West Hall Gallery, Room 111, RPI Campus
September 24, 2008 5:00 PM - October 17, 2008
Opening Reception: September 24, 5-7pm
Gallery Hours: Monday-Friday, 10am-4pm; Evenings by Appointment
David Rokeby has won acclaim in both artistic and technical fields for his new media artworks. A pioneer in interactive art and an acknowledged innovator in interactive technologies, Rokeby has achieved international recognition as an artist and seen the technologies which he develops for his work given unique applications by a broad range of arts practitioners and medical scientists.
The Toronto artist, who was born in Tillsonburg, Ontario in 1960 and studied at the Ontario College of Art, uses technology to reflect on human issues. Rokeby's best-known work, Very Nervous System (1986-90) premiered at the Venice Biennale in 1996, won the first Petro-Canada Award for Media Arts (1988) and is permanently installed in several museums around the world. The work uses video cameras, computers, and synthesizers to create an interactive space in which body movements are translated into music. The technology Rokeby developed for this work is widely used by composers, choreographers, musicians, and artists. It is also used in music therapy applications and is currently being tested as an activity enabler for victims of Parkinson's Disease.
Several of his works have addressed issues of digital surveillance. Watched and Measured (2000) was awarded the first BAFTA award for interactive art from the British Academy of Film and Television Arts. Guardian Angel (2001) received the award for best installation at the Images Festival in 2001.
Other works engage in a critical examination of the differences between human and artificial intelligence. The Giver of Names (1991-) and n-cha(n)t (2001) are artificial subjective entities, provoked by objects or spoken words in their immediate environment to formulate sentences and speak them aloud.
Rokeby has twice been honored with Austria's Prix Arts Electronica Award of Distinction (1991 and 1997). He has been an invited speaker at events around the world, and has published two papers that are required reading in the new media arts faculties of many universities. He recently received the Canadian Council for the Arts Governor General's Award in Visual and Media Arts.
Video Installation: Machine for Taking Time (Boul. Saint-Laurent) is a
work commissioned by the Fondation Daniel Langlois in celebration of
its 10th anniversary. Two high definition cameras were mounted on
pan-tilt mounts on the east and west sides of the Foundation building
in Montreal. Approximately 1,024 images per camera per day
were recorded from precise points of view for a year from March 2006 to
March 2007. Two computers explore the resulting database of about
750,000 images, and they stitch together leisurely continuous pans
through the city, staying true to the spatial trajectory but shifting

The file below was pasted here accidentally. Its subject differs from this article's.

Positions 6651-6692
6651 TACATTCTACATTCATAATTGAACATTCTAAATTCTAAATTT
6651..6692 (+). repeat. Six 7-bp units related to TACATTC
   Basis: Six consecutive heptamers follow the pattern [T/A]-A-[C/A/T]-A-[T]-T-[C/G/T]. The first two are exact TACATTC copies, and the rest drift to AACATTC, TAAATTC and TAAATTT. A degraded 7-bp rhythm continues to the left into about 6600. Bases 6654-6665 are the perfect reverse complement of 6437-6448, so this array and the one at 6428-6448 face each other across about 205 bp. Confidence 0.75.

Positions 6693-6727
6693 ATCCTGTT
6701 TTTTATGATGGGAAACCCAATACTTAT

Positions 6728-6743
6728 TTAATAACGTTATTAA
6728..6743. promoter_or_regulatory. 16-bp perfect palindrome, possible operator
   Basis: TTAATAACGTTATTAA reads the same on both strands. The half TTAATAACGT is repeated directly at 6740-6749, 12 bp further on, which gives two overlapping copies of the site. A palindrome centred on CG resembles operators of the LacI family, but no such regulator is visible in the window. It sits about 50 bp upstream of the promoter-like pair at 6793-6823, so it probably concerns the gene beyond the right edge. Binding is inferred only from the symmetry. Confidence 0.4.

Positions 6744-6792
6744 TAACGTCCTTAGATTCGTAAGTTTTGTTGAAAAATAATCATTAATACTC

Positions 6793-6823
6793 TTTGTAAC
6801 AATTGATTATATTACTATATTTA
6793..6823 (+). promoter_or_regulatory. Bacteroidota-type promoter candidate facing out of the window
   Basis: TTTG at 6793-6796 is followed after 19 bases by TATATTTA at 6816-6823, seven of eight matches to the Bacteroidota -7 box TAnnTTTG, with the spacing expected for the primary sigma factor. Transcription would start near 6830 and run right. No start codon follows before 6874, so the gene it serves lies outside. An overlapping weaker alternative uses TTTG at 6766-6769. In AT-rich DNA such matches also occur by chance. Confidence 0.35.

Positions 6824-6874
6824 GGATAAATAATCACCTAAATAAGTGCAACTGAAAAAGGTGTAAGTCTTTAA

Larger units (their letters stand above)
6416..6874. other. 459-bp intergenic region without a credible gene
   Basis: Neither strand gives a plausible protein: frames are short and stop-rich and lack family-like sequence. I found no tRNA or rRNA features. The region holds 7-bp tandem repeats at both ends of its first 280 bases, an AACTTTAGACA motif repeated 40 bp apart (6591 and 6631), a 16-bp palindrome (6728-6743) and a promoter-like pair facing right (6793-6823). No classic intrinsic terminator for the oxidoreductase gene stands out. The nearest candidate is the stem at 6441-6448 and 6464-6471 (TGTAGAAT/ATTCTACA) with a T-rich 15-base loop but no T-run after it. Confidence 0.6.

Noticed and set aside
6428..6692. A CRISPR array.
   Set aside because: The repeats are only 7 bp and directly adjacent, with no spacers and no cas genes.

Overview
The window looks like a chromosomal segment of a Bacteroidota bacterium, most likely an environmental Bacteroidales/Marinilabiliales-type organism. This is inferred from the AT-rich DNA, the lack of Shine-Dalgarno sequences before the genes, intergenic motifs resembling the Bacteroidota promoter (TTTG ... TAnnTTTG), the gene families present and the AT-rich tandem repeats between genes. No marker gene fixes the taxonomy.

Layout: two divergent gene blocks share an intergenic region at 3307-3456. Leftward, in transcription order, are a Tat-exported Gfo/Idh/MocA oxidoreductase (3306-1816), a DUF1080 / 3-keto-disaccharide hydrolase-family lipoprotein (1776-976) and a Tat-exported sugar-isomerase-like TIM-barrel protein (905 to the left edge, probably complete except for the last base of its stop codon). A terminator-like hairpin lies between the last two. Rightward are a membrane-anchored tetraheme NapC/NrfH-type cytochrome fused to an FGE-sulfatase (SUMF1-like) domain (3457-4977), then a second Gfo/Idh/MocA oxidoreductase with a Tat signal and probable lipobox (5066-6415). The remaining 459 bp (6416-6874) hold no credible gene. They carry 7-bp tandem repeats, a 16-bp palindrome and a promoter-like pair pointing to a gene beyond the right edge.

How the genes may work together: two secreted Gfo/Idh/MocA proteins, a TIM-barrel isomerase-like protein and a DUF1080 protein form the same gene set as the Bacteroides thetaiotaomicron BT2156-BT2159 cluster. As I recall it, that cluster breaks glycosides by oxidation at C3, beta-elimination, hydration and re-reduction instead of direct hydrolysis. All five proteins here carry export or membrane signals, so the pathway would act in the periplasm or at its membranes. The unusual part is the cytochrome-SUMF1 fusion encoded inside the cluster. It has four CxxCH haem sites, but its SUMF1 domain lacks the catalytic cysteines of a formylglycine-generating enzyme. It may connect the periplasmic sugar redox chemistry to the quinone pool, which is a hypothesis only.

unpredictably through time.
Sometimes it stays on one day for a while. You can follow the micro-narrative of a stroll through the park. Other times it starts slipping through time, moving from day to day as it progresses from position to position. The human narrative falls away to be replaced with the shifting of climate and the seasons.
This cavalier relationship to time echoes the movement of human memory as it leaps back and forth across time. But Machine for Taking Time (Boul. Saint-Laurent) gives this fluid time travel of memory the immediacy of vision. The sensation of the pan keeps the eye in the present, drawn to consider the changes in the image as though they were plays of sun and light, to interpret them as live, unfolding experience. But just beneath this shifting surface there is a sensation of something very still, something like an ideal Montreal hanging in a hybrid space between particulars and abstraction Floating in this river of externalized remembering, in this complex area between the singular and the idealized, reminding us of the strangeness and beauty of memory, which, every day, tends to fall into familiar invisibility.
About the series OUT OF TIME
In this era of convergence between computers, networks and new media software, we bear witness across diverse fields to a newly intensified obsession with how time passes. In this context, we may speak of being "out of time", in at least three senses: that of an ever-present countdown toward environmental disaster; the everyday sense of being behind, of lacking the capacity to concentrate and contemplate; and, to the contrary, of escaping the lockstep regimentation of clock time to find renewal or even redemptive hope in experiences of an expanded present, of an enlivened sense of the possible. The iEAR series for Fall 2008 presents a tour d'horizon of thinking and creating about being out of time, in all these senses, and more.